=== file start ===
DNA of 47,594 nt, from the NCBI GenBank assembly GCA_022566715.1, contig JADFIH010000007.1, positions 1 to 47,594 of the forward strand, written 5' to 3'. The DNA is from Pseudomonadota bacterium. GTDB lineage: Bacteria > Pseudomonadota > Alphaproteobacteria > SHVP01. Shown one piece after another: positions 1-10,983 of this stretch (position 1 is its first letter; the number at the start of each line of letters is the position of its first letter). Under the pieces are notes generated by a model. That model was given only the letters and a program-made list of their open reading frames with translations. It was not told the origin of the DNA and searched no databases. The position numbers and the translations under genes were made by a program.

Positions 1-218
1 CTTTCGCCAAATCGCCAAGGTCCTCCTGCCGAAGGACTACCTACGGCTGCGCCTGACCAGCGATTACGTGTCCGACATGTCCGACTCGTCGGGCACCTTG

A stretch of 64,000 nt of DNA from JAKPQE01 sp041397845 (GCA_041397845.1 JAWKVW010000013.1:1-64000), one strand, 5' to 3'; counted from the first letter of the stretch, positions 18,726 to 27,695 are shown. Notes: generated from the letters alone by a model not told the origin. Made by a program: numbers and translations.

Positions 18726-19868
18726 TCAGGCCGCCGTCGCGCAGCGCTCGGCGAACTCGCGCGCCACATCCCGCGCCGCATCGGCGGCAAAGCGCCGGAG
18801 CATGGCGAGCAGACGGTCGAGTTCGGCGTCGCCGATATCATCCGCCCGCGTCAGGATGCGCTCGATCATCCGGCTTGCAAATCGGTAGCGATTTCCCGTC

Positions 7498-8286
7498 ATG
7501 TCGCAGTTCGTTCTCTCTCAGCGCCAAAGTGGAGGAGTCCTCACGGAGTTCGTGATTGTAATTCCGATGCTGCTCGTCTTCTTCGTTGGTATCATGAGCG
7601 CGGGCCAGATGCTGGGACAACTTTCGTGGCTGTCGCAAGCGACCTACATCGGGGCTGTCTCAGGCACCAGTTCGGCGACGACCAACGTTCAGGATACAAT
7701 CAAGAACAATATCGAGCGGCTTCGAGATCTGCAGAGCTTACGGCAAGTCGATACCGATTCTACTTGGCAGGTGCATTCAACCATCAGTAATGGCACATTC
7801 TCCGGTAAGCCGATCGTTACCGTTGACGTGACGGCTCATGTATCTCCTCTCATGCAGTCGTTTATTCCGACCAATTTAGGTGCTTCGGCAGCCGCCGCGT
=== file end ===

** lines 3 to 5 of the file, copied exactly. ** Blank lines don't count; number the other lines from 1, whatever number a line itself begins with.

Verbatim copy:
1 CTTTCGCCAAATCGCCAAGGTCCTCCTGCCGAAGGACTACCTACGGCTGCGCCTGACCAGCGATTACGTGTCCGACATGTCCGACTCGTCGGGCACCTTG

A stretch of 64,000 nt of DNA from JAKPQE01 sp041397845 (GCA_041397845.1 JAWKVW010000013.1:1-64000), one strand, 5' to 3'; counted from the first letter of the stretch, positions 18,726 to 27,695 are shown. Notes: generated from the letters alone by a model not told the origin. Made by a program: numbers and translations.

Positions 18726-19868